Dingy houses given new life

Urban Landscape

Resourceful: An imaginative effort uses old buildings, new designs to create a home for agencies that help people with HIV and AIDS.

November 25, 1999|By Edward Gunts | Edward Gunts,SUN STAFF

OVER THE past century, the three-story buildings on Maryland Avenue in midtown Baltimore have housed private residences, a woodworking shop, a plumbing and heating supplier, and a series of antiques stores.

But they will start the next century with a new use -- a "one-stop shop" for people living with HIV and AIDS.

"The Maryland Community Resource Center" is the formal name of the $4.2 million facility, which was created in and around five 1890s-era rowhouses in the 1700 block of Maryland Ave. at Falls Road.

It will be the home for four organizations that offer education, legal counseling and other services -- the Health Education Resource Organization (HERO), the Black Educational AIDS Project, the People with AIDS/HIV Coalition and Churches United Against AIDS.

Other groups will have satellite offices, including AIDS Residential Services and Healthcare for the Homeless.

"After 10 years of temporary locations, it's wonderful to have this space," said Bill Smith, director of the HERO Resource Center, a division of HERO. "This is our first permanent home, and it's marvelous."

The building at 1734 Maryland Ave. is more spacious and functional than HERO's previous quarters in the Medical Arts building on Read Street, said Dr. Leonardo Ortega, HERO's director.

"The architect did a terrific job working with our staff," he said. "You have a beautiful flow [of spaces]. And it's very convenient to bus lines, light rail and even the train station."

Besides upper-level offices for the service organizations and meeting rooms for clients, the center provides meals, showers and laundry facilities and a day care center where children can stay while their parents are receiving services elsewhere in the building.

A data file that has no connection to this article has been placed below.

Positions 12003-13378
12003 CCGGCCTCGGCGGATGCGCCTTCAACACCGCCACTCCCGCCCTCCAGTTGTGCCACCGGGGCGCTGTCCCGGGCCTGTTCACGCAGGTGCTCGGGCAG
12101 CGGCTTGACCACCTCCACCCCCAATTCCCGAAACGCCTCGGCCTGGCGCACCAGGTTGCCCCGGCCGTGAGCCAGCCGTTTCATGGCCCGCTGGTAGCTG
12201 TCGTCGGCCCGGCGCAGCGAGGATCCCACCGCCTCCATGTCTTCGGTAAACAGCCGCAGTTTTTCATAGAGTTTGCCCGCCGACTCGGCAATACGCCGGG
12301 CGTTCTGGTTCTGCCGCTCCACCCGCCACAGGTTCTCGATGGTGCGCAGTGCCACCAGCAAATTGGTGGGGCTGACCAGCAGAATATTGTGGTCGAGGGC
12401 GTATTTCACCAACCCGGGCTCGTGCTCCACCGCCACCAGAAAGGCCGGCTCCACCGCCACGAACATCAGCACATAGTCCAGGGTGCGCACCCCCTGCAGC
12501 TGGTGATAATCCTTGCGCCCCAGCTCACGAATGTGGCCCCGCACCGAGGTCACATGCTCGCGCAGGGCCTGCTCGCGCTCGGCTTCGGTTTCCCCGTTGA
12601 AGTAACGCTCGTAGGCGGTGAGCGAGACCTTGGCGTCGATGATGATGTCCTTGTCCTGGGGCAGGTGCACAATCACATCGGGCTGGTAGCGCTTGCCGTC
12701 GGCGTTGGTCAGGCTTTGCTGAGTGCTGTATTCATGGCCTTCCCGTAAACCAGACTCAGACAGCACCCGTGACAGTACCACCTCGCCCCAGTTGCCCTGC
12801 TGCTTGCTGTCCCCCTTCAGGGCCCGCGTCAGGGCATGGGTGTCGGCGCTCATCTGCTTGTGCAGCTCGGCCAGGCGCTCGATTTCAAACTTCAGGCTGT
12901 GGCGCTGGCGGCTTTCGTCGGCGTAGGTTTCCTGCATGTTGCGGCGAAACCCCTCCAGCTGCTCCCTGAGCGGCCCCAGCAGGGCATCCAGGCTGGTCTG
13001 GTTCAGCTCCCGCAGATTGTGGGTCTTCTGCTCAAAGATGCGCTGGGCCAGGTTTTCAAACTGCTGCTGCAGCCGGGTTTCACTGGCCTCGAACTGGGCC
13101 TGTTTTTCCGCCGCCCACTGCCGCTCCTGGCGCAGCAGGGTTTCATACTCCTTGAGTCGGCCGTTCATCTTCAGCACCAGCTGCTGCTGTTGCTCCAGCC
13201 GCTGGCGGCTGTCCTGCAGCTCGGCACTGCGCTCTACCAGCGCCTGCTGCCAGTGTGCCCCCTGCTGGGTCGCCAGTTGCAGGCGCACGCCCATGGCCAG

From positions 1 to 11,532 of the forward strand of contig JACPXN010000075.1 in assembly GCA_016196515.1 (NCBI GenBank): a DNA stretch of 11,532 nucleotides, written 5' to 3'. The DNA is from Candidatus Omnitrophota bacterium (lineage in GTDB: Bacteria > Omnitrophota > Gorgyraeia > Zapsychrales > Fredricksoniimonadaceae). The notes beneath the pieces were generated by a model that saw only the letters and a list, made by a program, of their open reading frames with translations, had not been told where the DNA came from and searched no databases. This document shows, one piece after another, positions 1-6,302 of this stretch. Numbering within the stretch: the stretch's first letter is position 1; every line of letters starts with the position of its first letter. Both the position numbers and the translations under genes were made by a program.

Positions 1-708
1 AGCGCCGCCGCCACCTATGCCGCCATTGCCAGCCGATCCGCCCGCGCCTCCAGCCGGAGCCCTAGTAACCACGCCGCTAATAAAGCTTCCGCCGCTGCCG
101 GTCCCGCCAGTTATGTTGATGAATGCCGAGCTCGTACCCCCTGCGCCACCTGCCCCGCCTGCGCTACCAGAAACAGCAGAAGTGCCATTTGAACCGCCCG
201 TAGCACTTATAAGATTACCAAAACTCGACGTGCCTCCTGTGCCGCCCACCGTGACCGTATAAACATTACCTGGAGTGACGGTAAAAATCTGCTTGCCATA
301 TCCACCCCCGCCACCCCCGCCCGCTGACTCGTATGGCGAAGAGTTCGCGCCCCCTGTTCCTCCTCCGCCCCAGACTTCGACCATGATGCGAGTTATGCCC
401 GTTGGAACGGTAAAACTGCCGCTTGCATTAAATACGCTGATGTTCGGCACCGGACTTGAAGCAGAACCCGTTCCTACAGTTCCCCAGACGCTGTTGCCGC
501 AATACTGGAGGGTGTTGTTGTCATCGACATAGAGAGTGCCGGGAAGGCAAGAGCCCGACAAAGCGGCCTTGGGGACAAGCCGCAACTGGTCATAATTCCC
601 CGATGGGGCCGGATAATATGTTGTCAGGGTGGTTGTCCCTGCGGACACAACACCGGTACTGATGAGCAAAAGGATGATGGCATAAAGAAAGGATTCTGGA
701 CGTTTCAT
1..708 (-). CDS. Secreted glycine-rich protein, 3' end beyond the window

Services include legal assistance, employment training, human immunodeficiency virus education and counseling in areas of housing, substance abuse and mental health. On the first level, a copy center has been created to provide job training.

The design, by Amos, Bailey & Lee, is resourceful as well.

Although the five rowhouses were constructed as separate homes, they have been connected internally so staffers and clients can move easily from one area to another. The exteriors have been restored and painted one color, to indicate that it is one facility.

To provide barrier-free access to the center, the architect created an addition directly south of the connected rowhouses, on a vacant lot that once contained a gas station.

The addition contains an entrance lobby, elevator tower and boardroom with a picturesque view of the train tracks and downtown skyline. Its exterior is made of materials different from those of the brick rowhouses, including masonry block and corrugated metal.

Architect James Arnold, principal in charge for Amos, Bailey & Lee, said he wanted to make the addition different architecturally because it faces Falls Road and the rail corridor, which is industrial.

"Falls Road becomes something very different than what Maryland Avenue is," he said. "We wanted the addition to turn the corner and relate to Falls Road and the railroad tracks. It's a wonderful urban site."

Arnold said the rowhouses turned out to be in far worse condition than he expected and were difficult to restore. Some members of the development team suggested that they be demolished and replaced with a new building, but he said he wanted to save them if possible and is glad they survived.

Arnold said that the resource center, with 80 staffers and hundreds of visitors a week, can be a catalyst for additional redevelopment in the area and that several nearby rowhouses have been fixed up by new retail tenants.

Three buildings in the 1800 block of Maryland Ave. will soon be restored to provide housing for people with HIV and acquired immune deficiency syndrome in a program that will be run by Project PLASE, said Michael Dwyer, program manager for Baltimore's office of homeless services.

Funding for the resource center included $2.9 million from a federal grant awarded to the city of Baltimore; $1 million from the state and $400,000 from community donations.

Whiting-Turner Contracting Co. was the construction manager, and Savannah Development was the project developer. The center will be open for business starting Monday. The occupants will hold an open house from 9 a.m. to 5 p.m. Wednesday, World AIDS Day.

Pub Date: 11/25/99

Baltimore Sun Articles
Please note the green-lined linked article text has been applied commercially without any involvement from our newsroom editors, reporters or any other editorial staff.